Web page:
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Harpegnathos saltator fight.jpg
Worker H. saltator killing a queen in an inter-colony conflict
Scientific classification
Kingdom: Animalia
Phylum: Arthropoda
Class: Insecta
Order: Hymenoptera
Family: Formicidae
Subfamily: Ponerinae
Tribe: Ponerini
Genus: Harpegnathos
Jerdon, 1851
Type species
Harpegnathos saltator[1]
Jerdon, 1851
7 species

Drepanognathus Smith, F., 1858

Harpegnathos is a small ponerine genus of ants found in South and Southeast Asia. They are notable for their jumping ability, complex colony structure, and large to very large workers easily identifiable by their long mandibles and large eyes.[3]


Head view of a Harpegnathos saltator worker, showing their characteristic long scythe-shaped mandibles

The genus was established by Thomas C. Jerdon in 1851 to house the single species Harpegnathos saltator, found in India.[4] Believing that the name was unavailable due to homonymy, Smith (1858)[5] incorrectly erected the unnecessary replacement name Drepanognathus (now a synonym of Harpegnathos). For some time, both names were used in publications by other authors until the original name was restored.[3] The most recent species was described in 1963, making the total number of Harpegnathos species seven, with an additional four described subspecies.[2] The genus is closely related to the other genera in its tribe, Ponerini, and is probably a sister to all Ponerini.[3]

Colony structure[edit]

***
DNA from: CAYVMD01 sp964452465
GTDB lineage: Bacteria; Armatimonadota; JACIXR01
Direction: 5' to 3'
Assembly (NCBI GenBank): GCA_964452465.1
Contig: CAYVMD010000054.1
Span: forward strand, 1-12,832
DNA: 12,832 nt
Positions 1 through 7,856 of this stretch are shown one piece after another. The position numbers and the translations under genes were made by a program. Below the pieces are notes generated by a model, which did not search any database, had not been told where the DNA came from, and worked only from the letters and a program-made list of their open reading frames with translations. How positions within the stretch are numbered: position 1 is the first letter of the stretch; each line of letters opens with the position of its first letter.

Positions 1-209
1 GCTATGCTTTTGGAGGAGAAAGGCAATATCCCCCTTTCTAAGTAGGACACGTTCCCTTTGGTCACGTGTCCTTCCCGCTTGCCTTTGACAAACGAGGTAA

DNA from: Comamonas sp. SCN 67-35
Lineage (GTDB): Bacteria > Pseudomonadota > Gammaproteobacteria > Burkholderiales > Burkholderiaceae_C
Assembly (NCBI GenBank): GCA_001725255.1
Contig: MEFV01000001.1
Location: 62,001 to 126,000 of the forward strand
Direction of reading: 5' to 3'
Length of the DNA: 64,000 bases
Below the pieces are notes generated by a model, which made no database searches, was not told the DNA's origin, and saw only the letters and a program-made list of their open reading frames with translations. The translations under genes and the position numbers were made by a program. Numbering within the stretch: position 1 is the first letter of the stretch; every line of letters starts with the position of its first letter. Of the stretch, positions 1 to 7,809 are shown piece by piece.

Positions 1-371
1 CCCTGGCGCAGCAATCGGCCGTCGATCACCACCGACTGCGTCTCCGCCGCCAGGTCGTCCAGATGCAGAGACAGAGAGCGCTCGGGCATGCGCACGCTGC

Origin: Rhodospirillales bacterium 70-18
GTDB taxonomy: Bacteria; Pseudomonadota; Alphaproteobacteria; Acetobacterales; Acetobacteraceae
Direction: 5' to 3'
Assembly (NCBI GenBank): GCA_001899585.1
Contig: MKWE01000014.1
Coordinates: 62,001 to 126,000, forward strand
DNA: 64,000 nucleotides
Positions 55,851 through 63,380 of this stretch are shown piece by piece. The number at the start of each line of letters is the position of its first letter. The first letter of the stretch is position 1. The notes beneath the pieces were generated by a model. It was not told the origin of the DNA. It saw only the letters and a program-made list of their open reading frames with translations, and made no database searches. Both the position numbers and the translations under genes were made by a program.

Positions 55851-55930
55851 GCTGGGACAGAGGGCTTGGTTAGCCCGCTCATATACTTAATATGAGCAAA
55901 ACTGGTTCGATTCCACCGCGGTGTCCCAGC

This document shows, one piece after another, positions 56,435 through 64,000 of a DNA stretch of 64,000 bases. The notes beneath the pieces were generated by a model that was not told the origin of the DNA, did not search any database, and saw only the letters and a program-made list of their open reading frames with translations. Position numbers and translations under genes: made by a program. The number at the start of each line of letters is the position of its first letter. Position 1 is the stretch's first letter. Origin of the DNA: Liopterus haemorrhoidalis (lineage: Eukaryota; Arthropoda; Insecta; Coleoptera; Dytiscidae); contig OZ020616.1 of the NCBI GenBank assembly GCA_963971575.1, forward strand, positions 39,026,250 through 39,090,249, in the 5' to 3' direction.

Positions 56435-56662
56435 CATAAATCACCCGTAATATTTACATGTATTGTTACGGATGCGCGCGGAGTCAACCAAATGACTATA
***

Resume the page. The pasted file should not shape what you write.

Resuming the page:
Harpegnathos has a complex and different colony structure compared to other genera. In the beginning, young winged queens fly out from their natal colony, mate with foreign males and start new colonies independently. What differs from other ants is that, once the short-lived founding queen dies, several daughter workers replace her as reproductives in the colony. It is characteristic of several ponerine species that workers can mate (almost always with foreign males) and store sperm in the spermatheca.[3]

In Harpegnathos saltator, many young workers inbreed with males from the same colony (their brothers). They fight to establish a dominance hierarchy, and a few high-rankers will become reproductives and lay eggs, so-called gamergates. Every year, new winged queens will be reared, and they will disperse and start the process again. The combination of queen and gamergate reproduction results in an increased lifespan of colonies, in theory making them immortal.[3][6]



  1. ^ "Genus: Harpegnathos". antweb.org. AntWeb. Retrieved 13 October 2013. 
  2. ^ a b Bolton, B. (2015). "Harpegnathos". AntCat. Retrieved 5 January 2015. 
  3. ^ a b c d e Schmidt, C. A; Shattuck, S. O. (2014). "The Higher Classification of the Ant Subfamily Ponerinae (Hymenoptera: Formicidae), with a Review of Ponerine Ecology and Behavior". Zootaxa. 3817 (1): 1–242. doi:10.11646/zootaxa.3817.1.1. PMID 24943802. 
  4. ^ Jerdon, T. C. (1851). "A catalogue of the species of ants found in Southern India.". Madras Journal of Literature and Science. 17: 103–127. 
  5. ^ Smith, F. (1858). Catalogue of hymenopterous insects in the collection of the British Museum. Part VI. Formicidae. London: British Museum, 216 pp.
  6. ^ Peeters, C.; Liebig, J. & Hölldobler, B. (2000). "Sexual reproduction by both queens and workers in the ponerine ant Harpegnathos saltator". Insectes Sociaux. 47 (4): 325–332. doi:10.1007/PL00001724. 

External links[edit]